OUR THOUGHTS ON:

Salaried Employees: Big Pay Raise on the Horizon?

Audit|Not-for-Profit|Tax

By Adam Goode

We’re expecting the U.S. Department of Labor’s (DOL) proposed revisions to the Fair Labor Standards Act (FLSA) to be finalized as soon as May or June of 2016.  These proposed changes seek to raise the salary threshold required to qualify for the overtime exemption, which the DOL estimates will impact nearly 5 million workers within the first year of implementation. 

The impending rule changes were initiated in March of 2014 with a Presidential memorandum directing the DOL to update the FLSA’s wage and overtime standards; the effect of the update would make more employees eligible for overtime pay.  In June 2015, the DOL introduced its proposed changes with a comment period open until September 2015.  Following nearly 300,000 comments, the DOL sent its final rules to the White House’s Office of Management and Budget (OMB) in March of 2016.  It’s expected that the OMB will take anywhere from 30 to 60 days to review and finalize the rules, which will take effect 60 days after its publication.  If the OMB issues its final rules in June 2016, employers will have until August 2016 to react to these changes before they take effect.  

Before we address the proposed changes, let’s start with the rules as they stand today.  Under the FLSA, employees must be paid 1 ½ times their regular pay rate for any hours worked in excess of 40 hours a week.  The FLSA does provide a number of white collar exemptions to this overtime rule.  To qualify for this exemption, employees would generally need to meet a duties test and a salary test.  The current salary test, which hasn’t changed since 2004, requires that for an employee to be exempt from overtime pay, the employee would need to be paid at least $455 per week ($23,660 per year). 

The proposed changes, to date, are aimed at the salary test and would make the following changes to the FLSA:

  1. The salary threshold for exemption would be raised from $455 per week to an amount equal to the weekly earnings of the 40th percentile of full-time salaried employees.That amount is currently estimated to be $970 per week ($50,440 per year).
  2. The salary threshold would be subject to an annual automatic increase either by a fixed percentile of earnings or by tying the increase to a consumer price index.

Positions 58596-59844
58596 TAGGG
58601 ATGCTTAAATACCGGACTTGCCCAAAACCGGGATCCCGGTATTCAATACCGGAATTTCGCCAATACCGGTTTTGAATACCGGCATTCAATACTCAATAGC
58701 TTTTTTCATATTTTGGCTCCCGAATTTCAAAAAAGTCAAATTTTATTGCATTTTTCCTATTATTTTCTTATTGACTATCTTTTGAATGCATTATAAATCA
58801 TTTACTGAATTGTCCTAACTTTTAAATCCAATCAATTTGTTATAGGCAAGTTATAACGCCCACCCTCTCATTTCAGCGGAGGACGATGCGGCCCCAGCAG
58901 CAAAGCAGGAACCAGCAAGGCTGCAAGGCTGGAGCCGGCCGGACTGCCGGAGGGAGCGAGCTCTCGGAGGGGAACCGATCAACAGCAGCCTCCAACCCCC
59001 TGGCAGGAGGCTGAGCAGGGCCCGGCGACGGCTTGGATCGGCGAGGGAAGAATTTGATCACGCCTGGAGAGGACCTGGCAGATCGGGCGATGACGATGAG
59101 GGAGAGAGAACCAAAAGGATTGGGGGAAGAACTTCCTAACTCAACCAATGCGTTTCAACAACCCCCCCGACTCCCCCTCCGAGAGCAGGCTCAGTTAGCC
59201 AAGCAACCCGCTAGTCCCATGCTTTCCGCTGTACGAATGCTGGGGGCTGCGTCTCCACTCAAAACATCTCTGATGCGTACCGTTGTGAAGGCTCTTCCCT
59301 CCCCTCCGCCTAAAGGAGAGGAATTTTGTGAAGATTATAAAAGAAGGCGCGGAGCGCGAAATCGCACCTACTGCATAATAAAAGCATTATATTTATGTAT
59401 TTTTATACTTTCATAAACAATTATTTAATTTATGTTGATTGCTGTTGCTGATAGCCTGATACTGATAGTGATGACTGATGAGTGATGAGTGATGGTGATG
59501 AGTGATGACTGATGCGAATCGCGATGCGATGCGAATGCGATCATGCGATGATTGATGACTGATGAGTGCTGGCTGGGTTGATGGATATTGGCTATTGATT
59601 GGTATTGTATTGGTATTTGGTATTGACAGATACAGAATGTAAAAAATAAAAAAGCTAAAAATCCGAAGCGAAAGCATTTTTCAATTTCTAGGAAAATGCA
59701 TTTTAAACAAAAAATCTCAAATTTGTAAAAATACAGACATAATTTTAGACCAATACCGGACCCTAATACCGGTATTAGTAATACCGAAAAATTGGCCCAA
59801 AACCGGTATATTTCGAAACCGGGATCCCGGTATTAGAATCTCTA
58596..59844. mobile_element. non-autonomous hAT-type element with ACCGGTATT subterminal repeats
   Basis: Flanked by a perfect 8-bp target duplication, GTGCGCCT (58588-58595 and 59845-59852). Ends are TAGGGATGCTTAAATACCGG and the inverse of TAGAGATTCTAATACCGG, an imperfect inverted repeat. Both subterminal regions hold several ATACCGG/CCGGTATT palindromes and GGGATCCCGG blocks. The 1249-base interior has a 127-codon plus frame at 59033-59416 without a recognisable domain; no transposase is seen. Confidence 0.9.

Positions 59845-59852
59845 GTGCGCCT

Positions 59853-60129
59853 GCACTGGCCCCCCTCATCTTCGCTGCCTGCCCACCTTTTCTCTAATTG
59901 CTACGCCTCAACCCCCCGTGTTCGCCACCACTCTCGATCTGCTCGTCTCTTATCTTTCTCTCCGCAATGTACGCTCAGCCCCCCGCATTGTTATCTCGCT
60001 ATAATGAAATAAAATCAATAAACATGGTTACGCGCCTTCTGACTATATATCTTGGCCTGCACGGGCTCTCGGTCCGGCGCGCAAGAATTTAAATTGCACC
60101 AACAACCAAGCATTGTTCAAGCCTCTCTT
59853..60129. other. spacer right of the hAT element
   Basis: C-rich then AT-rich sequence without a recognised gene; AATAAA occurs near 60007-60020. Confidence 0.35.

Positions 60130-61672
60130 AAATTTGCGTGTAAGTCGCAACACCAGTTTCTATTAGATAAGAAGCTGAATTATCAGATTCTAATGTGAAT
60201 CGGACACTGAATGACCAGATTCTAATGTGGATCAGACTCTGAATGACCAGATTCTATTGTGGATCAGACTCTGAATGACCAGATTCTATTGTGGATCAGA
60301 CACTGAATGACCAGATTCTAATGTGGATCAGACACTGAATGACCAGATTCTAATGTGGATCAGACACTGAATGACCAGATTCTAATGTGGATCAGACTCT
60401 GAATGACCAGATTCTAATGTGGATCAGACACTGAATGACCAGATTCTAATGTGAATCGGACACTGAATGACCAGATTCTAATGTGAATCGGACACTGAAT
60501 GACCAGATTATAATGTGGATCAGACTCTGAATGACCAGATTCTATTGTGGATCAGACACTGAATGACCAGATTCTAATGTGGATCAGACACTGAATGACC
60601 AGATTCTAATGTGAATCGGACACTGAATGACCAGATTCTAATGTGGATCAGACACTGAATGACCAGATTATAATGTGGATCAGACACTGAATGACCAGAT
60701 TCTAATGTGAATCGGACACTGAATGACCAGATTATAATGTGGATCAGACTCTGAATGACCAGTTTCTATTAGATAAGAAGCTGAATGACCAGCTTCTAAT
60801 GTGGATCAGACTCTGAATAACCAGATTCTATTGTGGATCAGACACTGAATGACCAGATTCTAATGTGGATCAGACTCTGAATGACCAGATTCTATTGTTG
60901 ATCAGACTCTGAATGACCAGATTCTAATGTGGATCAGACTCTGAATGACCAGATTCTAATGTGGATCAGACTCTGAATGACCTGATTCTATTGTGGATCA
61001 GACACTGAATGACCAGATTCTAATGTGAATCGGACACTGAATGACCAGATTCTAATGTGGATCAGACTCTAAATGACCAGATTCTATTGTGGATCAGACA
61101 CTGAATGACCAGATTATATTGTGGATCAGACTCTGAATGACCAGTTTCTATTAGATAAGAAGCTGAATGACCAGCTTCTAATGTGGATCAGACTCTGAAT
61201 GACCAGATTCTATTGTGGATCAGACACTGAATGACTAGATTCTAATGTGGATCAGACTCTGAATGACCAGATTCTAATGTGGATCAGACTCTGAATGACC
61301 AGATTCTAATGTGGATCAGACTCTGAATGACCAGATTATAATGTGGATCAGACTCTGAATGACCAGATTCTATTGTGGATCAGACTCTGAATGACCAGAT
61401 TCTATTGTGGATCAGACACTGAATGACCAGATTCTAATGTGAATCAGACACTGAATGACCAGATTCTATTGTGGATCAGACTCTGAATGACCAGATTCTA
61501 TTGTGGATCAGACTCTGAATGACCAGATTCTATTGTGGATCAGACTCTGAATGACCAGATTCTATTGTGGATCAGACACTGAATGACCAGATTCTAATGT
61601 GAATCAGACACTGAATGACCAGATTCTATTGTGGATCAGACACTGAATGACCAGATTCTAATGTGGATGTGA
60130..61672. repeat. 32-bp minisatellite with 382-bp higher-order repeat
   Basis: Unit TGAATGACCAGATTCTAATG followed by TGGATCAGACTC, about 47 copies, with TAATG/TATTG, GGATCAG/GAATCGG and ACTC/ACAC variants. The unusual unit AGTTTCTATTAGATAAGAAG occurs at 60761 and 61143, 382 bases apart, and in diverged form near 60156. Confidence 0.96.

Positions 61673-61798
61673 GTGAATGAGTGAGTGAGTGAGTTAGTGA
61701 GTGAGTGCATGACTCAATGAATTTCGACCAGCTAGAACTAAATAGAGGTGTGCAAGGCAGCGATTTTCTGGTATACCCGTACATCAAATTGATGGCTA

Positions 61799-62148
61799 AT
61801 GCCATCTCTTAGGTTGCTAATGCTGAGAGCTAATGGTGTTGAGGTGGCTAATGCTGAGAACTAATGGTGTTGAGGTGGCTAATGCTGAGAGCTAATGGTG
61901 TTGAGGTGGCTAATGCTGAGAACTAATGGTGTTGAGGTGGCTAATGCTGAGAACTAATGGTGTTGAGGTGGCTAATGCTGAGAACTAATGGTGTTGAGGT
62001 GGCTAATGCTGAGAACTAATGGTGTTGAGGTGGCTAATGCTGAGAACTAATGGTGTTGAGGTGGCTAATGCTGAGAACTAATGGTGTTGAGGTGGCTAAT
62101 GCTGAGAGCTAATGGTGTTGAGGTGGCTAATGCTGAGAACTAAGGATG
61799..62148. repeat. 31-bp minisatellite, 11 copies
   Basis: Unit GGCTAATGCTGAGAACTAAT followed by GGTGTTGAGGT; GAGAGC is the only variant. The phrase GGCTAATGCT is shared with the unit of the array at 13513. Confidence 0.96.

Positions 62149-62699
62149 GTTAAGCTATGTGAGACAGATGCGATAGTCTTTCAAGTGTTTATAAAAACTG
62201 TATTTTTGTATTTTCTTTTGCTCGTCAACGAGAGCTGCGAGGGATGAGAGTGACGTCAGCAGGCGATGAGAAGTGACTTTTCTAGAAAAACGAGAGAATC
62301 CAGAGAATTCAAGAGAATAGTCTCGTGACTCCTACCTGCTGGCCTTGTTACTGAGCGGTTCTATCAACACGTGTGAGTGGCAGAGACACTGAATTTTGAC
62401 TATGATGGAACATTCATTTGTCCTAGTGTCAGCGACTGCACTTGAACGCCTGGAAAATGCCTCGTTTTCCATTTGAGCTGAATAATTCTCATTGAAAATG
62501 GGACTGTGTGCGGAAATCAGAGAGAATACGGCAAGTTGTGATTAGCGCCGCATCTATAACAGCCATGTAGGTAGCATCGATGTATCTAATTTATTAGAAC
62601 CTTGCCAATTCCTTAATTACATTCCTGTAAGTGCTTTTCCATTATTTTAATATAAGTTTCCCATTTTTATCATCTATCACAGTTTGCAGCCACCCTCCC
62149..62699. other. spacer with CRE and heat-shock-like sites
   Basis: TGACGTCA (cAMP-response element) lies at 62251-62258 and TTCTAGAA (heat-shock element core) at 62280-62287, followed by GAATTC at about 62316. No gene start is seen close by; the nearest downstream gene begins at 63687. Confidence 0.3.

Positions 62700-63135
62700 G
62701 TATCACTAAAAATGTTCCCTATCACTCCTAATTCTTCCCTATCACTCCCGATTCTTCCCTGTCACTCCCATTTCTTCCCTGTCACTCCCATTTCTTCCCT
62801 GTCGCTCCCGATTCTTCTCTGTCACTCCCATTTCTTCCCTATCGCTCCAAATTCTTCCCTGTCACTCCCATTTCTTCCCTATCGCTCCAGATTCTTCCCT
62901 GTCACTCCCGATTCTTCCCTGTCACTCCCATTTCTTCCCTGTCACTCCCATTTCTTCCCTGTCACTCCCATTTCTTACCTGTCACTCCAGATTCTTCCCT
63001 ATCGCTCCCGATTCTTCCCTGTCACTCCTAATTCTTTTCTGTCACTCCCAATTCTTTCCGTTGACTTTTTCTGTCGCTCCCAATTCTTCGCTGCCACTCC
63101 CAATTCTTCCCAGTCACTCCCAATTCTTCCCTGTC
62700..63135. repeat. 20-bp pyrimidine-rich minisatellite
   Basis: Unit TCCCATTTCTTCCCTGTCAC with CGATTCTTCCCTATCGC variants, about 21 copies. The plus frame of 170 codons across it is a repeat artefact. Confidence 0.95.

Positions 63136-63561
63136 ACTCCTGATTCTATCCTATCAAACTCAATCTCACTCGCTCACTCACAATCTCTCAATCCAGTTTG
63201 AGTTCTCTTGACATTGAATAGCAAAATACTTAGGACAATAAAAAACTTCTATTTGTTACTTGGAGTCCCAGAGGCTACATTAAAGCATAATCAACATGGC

Without much time left to react, employers need to understand these rule changes and how they might impact their business and operations.  We recommend, at a minimum, that employers consider the following as they prepare for these changes:

  • Collect all current salary, bonus and hours data to determine the best course of action for their business.
  • Until we have a final ruling, the $970 per week ($50,440 per year) threshold is only an estimate.Employers should be prepared for scenarios both below and above that amount.
  • Consider whether amounts normally paid in the form of bonuses can be converted to salary.
  • Determine if a process is in place to accurately track hours worked for current exempt employees who may be switching to hourly.
  • Determine if staffing changes are required to enable the employer to keep an employee’s hours under 40.
  • Determine if new policies are needed to ensure that hourly employees don’t exceed 40 hours in a week.Employers may need to factor in work-from-home time, time an employee is checking and responding to email and other such time that isn’t strictly tracked today.Employers may also want to consider a process for overtime authorization to help manage payroll expense.
  • If the employer decides to switch salary employees to hourly, analyze the potential impact that change might have on employee benefits.
  • If the employer decides to increase employees’ salary to meet the minimum threshold for exemption, remember that there will be a mechanism in place for the minimum threshold to rise on an annual basis.The employer would need to continue to increase these employees’ salary by that increased amount in order for the employee to continue to be classified as exempt.
  • Evaluate potential employee morale issues that these changes may have.Determine how these changes should be communicated to employees.Instances such as changing an employee from salary to hourly, giving pay raises to less-experienced employees, changing benefit classification and other changes can all have an adverse effect on employee morale.

For more information about these changes or to discuss how they might impact your business, please contact us.

You’ve heard our thoughts… We’d like to hear yours

The Schneider Downs Our Thoughts On blog exists to create a dialogue on issues that are important to organizations and individuals. While we enjoy sharing our ideas and insights, we’re especially interested in what you may have to say. If you have a question or a comment about this article – or any article from the Our Thoughts On blog – we hope you’ll share it with us. After all, a dialogue is an exchange of ideas, and we’d like to hear from you. Email us at contactSD@schneiderdowns.com.

Material discussed is meant for informational purposes only, and it is not to be construed as investment, tax, or legal advice. Please note that individual situations can vary. Therefore, this information should be relied upon when coordinated with individual professional advice.

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